The stereotype of the good woman and how it exposes us to regret

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Who is a “good woman”, I often ask myself? If one is to follow society’s definition, a good woman is an obedient, calm, submissive, caring, selfless, and virtuous woman. In case she is unmarried, it helps if she is a virgin. If she’s married, it helps if she puts her career on hold and instead focuses on her family and home. With these endless demands on our plate, the right question to ask then is: is being a “good” woman worth all the fuss?

The problem with society’s definition of being a good woman is that it leaves a very narrow margin for women to exercise their agency. For example, a good wife does what she is told – this could mean opting for science after your tenth advice because it brings prestige to your parents, but also giving up your hard-earned degree and job to take care of your family, because it also gives your parents a reason to walk tall. The set of expectations on our part differs depending on our age and marital status, and we must do what society deems to be right, no matter how conflicting the standards are and adversely impact our lives.


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I read a tweet today, which said: feminist thought teacher in class today – “every woman is a bad woman. she has to do very good things to become a good woman. while every man, by default, is a good man. he has to do horrible things to become a bad man. a man becomes bad, a woman is bad. And when you think about it, it seems true.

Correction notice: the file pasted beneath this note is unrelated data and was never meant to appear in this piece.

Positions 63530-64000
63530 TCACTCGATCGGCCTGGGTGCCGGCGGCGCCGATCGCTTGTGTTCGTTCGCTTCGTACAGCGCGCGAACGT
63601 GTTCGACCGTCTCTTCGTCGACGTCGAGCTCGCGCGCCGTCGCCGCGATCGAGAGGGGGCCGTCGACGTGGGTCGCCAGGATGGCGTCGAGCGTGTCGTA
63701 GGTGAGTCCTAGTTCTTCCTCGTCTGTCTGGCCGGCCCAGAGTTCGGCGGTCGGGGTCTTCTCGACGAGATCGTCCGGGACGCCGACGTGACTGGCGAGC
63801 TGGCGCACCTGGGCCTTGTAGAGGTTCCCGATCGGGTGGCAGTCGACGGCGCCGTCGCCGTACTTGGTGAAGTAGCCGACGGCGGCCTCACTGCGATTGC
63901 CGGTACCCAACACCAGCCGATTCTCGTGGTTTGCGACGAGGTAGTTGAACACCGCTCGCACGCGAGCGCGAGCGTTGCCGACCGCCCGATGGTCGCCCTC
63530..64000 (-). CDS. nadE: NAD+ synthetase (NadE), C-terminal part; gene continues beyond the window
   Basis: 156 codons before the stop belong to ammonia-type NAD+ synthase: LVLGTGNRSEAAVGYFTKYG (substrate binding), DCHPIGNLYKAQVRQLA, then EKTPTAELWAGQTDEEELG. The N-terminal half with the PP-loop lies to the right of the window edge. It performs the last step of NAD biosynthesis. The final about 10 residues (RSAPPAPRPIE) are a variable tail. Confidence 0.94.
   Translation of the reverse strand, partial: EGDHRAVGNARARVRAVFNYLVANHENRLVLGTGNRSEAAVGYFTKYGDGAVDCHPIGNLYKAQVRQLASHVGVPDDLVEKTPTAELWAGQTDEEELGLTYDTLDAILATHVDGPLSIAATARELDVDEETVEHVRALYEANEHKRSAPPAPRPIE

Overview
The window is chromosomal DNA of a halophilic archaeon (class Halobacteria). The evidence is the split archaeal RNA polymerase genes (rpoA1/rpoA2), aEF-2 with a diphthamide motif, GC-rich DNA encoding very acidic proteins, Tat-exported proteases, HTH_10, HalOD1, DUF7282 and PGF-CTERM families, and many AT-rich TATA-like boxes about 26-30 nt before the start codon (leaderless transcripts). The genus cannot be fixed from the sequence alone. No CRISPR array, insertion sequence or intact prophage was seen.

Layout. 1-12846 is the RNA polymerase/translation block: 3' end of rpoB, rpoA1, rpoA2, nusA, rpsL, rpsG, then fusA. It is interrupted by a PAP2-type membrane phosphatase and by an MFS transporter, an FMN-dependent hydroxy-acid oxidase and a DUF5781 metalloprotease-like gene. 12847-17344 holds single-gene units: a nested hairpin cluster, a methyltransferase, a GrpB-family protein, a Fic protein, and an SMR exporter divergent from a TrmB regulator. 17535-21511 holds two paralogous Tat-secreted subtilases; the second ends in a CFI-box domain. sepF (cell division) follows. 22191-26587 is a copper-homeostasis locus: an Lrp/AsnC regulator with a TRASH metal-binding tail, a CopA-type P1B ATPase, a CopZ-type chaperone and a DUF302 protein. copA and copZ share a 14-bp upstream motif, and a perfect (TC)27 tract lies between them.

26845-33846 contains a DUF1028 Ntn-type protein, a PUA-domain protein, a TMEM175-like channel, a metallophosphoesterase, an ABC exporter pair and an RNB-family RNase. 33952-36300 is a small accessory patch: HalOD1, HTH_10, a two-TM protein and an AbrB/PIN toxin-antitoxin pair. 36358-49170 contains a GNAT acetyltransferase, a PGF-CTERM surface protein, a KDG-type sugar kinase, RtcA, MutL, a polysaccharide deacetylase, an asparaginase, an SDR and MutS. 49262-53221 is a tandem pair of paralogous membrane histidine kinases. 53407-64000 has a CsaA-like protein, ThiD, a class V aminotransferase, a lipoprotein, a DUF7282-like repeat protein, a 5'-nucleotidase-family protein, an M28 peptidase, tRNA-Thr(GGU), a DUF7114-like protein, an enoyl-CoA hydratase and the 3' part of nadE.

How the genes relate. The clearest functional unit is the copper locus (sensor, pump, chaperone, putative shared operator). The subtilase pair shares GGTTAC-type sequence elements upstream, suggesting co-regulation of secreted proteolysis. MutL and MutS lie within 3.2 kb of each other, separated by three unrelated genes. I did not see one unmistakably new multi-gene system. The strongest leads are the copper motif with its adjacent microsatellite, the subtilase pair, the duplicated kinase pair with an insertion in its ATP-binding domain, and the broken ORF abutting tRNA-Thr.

The stereotype of the good woman

Women must constantly work to appease society and be perceived as “good”. One misstep and your hard-earned goodness medal shatters into pieces. Choose a man to marry against your family’s wishes, start dating publicly with no intention of marrying your partner, refuse to give up your career after marriage and motherhood, refuse to live with your in-laws parents if you find their behavior abusive and suddenly you become the woman who needs to be isolated and avoided. “Stay away from this woman, she’s a bad influence,” you might hear such whispers when all you had done was follow your heart and put your well-being first.

However, it may not be entirely true that men are “good” in the eyes of society by default and have to do something terrible to be seen as “evil.” Ask any boy who gets bad grades in exams, shows little professional ambition, and you’ll find a thousand anxious parents who want their raja betas stay away from it kharaab ladka, which could deter them from their own goals. Men don’t fare as badly as women when it comes to gender norms, but we have to agree that, like women, their lives are also spent living by the stereotypes that place value on their existence. What makes us “evil” differs, and therein lies the cruelty of this system.

Many of the above mentioned parents in our society turn a blind eye if their son befriends a lustful boy who harasses women and shares intimate videos of women in a non-consensual way because boys will be boys and what harm can this behavior cause? Unless of course said boy is going to do something really horrible like abusing a woman. So, is our society’s definition of evil and good even worth frowning on?

Should women let this misguided understanding of good behavior ruin lives, squander opportunities, and fill us with a lifetime of resentment and regret? No. Dear women, don’t buy all this hype because social expectations are endless. So why not devote your time and energy to doing what makes you happy? Shouldn’t feeling good be more important than being good?

The opinions expressed are those of the author.


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